As well as vibrant cities and towns, the settlements of an estimated 400-500 indigenous tribes lie in the Amazon rainforest. Here are some examples of how to immerse yourself in local culture during your cruise, visiting communities, experiencing their way of life and travelling their river…
It seems incredible that a city of almost two million people can thrive so deep in the Brazilian jungle. Yet a thousand miles upriver from the Atlantic, almost 50 per cent of the Amazon River’s population lives in Manaus and it is the primary cultural and economic hub. The city provides much to explore.
In the 19th-century, Manaus became an architectural playground for mega-rich European rubber barons. The lavish Teatro Amazonas Opera House, which opened in 1896, was built almost entirely of materials shipped from Europe. The elaborate Customs House was prefabricated in Liverpool and shipped to Manaus in 1902. And the Rio Negro Palace, built as the private residence of a German rubber baron in 1903, later became the Governor’s office and is now a museum dedicated to all things rubber. Another grand 1800s edifice is the Mercado Adolpho Lisboa, a marketplace inspired by Paris’s Les Halles, offering fruits, spices, fish, handicrafts and traditional indigenous medications.
Cunard’s Queen Victoria is the largest passenger ship ever to dock in Manaus. Her 20-night cruise from Fort Lauderdale to Rio takes you along the Amazon River and includes an overnight stay in Manaus. From £2,899pp, departing January 21, 2020 (0344 338 8648; cunard.co.uk).
The best medicine
The Amazon rainforest produces more than 20 per cent of the world’s oxygen, 20 per cent of its fresh water and an innumerable collection of plants that have been used by ancient civilisations (and are still being used) for their powerful medicinal and nutritional properties. On a guided nature walk you may learn, for example, that 70 per cent of plants with anti-cancer properties exist only in the Amazon rainforest and that tawari tree bark and the lapacho plant are just two of them. Or that cordoncillo leaves have long been used by native cultures as an anaesthetic – chew on them and your mouth will go numb or rub them on a wound for the same effect.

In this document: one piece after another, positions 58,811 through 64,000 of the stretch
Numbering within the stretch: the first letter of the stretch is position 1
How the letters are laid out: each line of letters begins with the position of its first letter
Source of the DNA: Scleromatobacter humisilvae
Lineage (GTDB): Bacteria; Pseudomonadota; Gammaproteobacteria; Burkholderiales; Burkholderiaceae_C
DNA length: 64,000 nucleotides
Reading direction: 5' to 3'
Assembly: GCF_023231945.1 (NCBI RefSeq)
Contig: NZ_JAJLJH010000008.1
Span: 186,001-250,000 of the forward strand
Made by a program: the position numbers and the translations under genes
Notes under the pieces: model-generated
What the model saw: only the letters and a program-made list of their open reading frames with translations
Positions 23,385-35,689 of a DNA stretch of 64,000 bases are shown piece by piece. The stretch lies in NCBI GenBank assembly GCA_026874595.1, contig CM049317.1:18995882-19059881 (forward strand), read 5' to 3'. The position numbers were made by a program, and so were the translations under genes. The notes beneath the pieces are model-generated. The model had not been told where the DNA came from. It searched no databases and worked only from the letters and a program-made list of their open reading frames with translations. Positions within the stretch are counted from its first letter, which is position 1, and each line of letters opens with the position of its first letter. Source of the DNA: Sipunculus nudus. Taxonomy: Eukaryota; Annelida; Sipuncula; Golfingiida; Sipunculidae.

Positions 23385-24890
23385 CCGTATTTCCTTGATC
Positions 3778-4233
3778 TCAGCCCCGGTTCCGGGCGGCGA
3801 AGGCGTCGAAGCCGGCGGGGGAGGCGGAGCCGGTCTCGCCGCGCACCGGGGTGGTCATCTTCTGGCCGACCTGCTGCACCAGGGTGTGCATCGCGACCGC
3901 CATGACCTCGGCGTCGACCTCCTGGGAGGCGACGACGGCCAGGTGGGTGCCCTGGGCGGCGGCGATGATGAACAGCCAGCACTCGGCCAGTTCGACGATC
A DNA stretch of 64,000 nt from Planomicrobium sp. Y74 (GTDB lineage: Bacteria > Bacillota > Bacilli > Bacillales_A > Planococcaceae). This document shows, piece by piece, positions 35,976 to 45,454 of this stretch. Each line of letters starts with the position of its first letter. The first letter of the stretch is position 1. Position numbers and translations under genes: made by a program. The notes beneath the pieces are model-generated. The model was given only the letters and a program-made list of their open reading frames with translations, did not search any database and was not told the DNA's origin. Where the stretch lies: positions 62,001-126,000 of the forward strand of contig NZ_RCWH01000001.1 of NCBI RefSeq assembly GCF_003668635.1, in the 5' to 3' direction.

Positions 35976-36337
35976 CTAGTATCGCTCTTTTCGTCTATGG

You will also learn about tribal customs involving insects. Entering male adulthood for the Sateré-Mawé people, for instance, involves boys as young as 12 sticking a hand into a glove filled with bullet ants and performing a dance while the creatures sting it. This painful ceremony is meant to show men that a life lived “without suffering anything or without any kind of effort” isn’t worth anything at all. Ouch.
Take an Amazonian nature walk during Viking’s 22-day From the Caribbean to the Amazon voyage departing San Juan (Puerto Rico) aboard Viking Star. From £5,790pp, all-inclusive, including flights and 10 guided tours, departs November 29, 2020(0800 298 9700; vikingcruises.co.uk).
The rainforest may be rich in natural resources but it is also very fragile. For this reason, its inhabitants have become instinctive conservationists. On a cruise offered by Rainforest Cruises you can travel by skiff and on foot to the traditional village of Cambebas, where you will observe the locals’ farming methods and see how the villagers have adapted their way of life to best suit their environment. You’ll also visit their school and have a chance to buy handicrafts – indigenous populations are the oldest artisans in Brazil, with natural pigments, wood, seeds and clay readily at their disposal.
Enjoy this experience on an eight-day cruise aboard the 148-passenger Iberostar Grand Amazon. From US$1,928 (£1,484), all-inclusive (flights extra), departing Manaus on various dates from March to December (001 888 215 3555; rainforestcruises.com)
Each June, the Boi Bumba Festival is a highlight of the Amazonian town of Parintins in Brazil. It is a spectacle full of bright colours, music, dance and folklore, with costumes not unlike those you’d see at Rio’s Carnival, and celebrates a local legend about a resurrected ox and two fighting families, the Cids and the Monteverdes. For a taster, if your cruise does not coincide with the actual event, you can attend a show, complete with flamboyant dances, singing, elaborate costumes and floats, in the town’s arena.
See the Boi Bumba show in Parintins during Seabourn’s 15-day Amazon & Caribbean Isles cruise which sails from Manus. From £5,999pp, April 5, 2020 (0344 338 8615; seabourn.com).
Around 25 per cent of the population is made up of indigenous people in Ecuador. Choose this country for an Amazonian river cruise offered by Noble Caledonia and you can visit an authentic Quechua settlement, interact with the local community, learn about life in the jungle, eat traditional food, discover how they use plants and how to make handicrafts. A few tips. If you’re invited to an Ecuadorian family’s home, it’s polite to offer a small gift. Ecuadorians use a number of gestures with which you might be unfamiliar: drawing a circle in the air with your index finger means “back soon” while sticking out one’s hand and twisting it is an apologetic gesture to indicate that something isn’t possible. Raising your voice and pointing are considered rude.
Enjoy this experience on the 12-night Natural Wonders of the Amazon and Galapagos itinerary offered by Noble Caledonia aboard the 40-passenger MV Anakonda – the only deluxe ship in the Ecuadorian Amazon rainforest. From £7,495pp full-board, including flights from London, departing February 24, 2020 (020 7752 0000; noble-caledonia.co.uk).